Pigs and pork

Predicting export levels in the age of COVID-19 is a guessing game, but the first quarter of 2020 has been a surprisingly good one for global pork demand, thanks in large part to China.

“We’ve performed very strongly in that market,” says Maria Zieba, director of international affairs at the National Pork Producers Council. “There’s a tremendous need for pork in China.”

The demand for pork in China was expected, says Iowa State University economist Dermot Hayes. That nation’s struggles with African swine fever and the announcement of a Phase One trade agreement at the start of the year both pointed toward increased pork exports.

But the fact that there is still a 25% tariff on U.S. pork products going to China tempered the predictions of increased exports. And the COVID-19 situation added more confusion.

That makes the news from the first quarter especially welcome.

“This China business is huge,” Hayes says.

The January through March figures indicate exports to China were up by over 300% from the same time period in 2019, Hayes says.

And there has been another benefit as well. It has long been true that some export markets consist of cuts of meat that are not as popular in the U.S. market. But while exports to many nations consist of boxed pork, China has often been buying bone-in carcass sections. In some cases, the front and rear thirds of the carcass are exported while the middle third is cut and boxed for the domestic market. This has meant fewer issues with production lines in already COVID-stressed U.S. packing plants.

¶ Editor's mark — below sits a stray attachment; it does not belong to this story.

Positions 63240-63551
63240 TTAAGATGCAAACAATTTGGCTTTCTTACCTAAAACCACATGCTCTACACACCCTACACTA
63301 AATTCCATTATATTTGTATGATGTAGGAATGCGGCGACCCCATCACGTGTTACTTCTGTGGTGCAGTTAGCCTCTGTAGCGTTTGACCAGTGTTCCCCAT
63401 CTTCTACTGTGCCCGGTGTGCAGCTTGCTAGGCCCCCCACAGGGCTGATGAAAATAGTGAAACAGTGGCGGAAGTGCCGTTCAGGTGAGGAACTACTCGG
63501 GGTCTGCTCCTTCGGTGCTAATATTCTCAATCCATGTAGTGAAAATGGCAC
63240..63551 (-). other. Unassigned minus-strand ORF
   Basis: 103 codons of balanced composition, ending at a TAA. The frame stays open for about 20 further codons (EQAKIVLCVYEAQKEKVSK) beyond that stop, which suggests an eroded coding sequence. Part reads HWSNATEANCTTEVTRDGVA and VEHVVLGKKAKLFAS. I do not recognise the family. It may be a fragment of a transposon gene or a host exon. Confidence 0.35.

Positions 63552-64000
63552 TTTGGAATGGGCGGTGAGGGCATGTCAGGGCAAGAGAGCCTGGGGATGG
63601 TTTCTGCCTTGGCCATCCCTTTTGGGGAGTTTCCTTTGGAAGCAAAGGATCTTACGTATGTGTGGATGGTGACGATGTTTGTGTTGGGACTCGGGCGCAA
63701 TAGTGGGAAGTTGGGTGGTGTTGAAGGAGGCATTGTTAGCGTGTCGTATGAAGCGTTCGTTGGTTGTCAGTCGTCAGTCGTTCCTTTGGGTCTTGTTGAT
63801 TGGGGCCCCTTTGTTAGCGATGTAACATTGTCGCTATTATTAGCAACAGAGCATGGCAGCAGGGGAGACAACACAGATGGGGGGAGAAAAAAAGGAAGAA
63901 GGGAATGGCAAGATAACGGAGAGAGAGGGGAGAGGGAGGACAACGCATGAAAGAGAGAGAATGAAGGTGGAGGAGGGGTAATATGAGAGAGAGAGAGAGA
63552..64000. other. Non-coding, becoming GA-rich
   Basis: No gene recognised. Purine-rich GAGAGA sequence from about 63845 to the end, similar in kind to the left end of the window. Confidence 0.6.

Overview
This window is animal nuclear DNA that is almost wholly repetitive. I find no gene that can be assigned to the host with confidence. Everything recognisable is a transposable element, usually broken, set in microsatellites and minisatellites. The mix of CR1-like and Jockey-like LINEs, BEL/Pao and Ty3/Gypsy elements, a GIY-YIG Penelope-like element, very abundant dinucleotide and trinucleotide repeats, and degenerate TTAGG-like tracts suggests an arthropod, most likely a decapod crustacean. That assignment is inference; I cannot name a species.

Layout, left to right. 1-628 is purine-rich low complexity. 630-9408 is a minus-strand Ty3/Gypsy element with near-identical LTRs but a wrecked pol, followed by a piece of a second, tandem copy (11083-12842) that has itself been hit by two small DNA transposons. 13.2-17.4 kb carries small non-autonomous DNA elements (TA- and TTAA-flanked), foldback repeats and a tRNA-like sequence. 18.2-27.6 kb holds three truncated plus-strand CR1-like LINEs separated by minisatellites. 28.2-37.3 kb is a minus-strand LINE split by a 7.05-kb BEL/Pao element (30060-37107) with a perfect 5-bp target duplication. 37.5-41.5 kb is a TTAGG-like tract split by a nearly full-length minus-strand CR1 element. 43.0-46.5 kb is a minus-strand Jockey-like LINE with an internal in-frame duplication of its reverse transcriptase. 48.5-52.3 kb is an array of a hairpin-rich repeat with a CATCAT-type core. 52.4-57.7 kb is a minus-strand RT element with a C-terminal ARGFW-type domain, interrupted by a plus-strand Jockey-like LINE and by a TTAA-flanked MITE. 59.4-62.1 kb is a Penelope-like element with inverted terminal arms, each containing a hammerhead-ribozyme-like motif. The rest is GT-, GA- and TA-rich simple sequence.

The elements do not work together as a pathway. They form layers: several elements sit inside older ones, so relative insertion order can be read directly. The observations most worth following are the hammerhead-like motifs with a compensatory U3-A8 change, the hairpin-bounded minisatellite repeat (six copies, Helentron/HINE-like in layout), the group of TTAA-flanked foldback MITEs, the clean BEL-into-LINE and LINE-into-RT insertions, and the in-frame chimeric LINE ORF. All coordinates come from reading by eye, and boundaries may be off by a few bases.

Whether this trend will continue is anyone’s guess, but numbers from other parts of the world were also promising.

When measured by tonnage, exports to Mexico were up by 10% and to Japan they were up nearly 12%. Exports to Canada were up by more than 13%. Those are the top four export markets for U.S. pork.

The fifth largest importer of U.S. pork is South Korea and that was one negative in the first quarter, with U.S. exports down by nearly 13%. The coronavirus was a factor in that decline in South Korea, Zieba says, as that nation was quick to shut down its economy. It will be interesting to see if that market recovers in the second quarter, she says,

How well those first quarter numbers signal what may happen the rest of the year is difficult to know, Zieba says. The COVID-19 situation is fluid and it complicates any prediction.

Still, she says, things are off to a good start.

“It’s looking good right now,” she says.

Gene Lucht is public affairs editor for Iowa Farmer Today, Missouri Farmer Today and Illinois Farmer Today.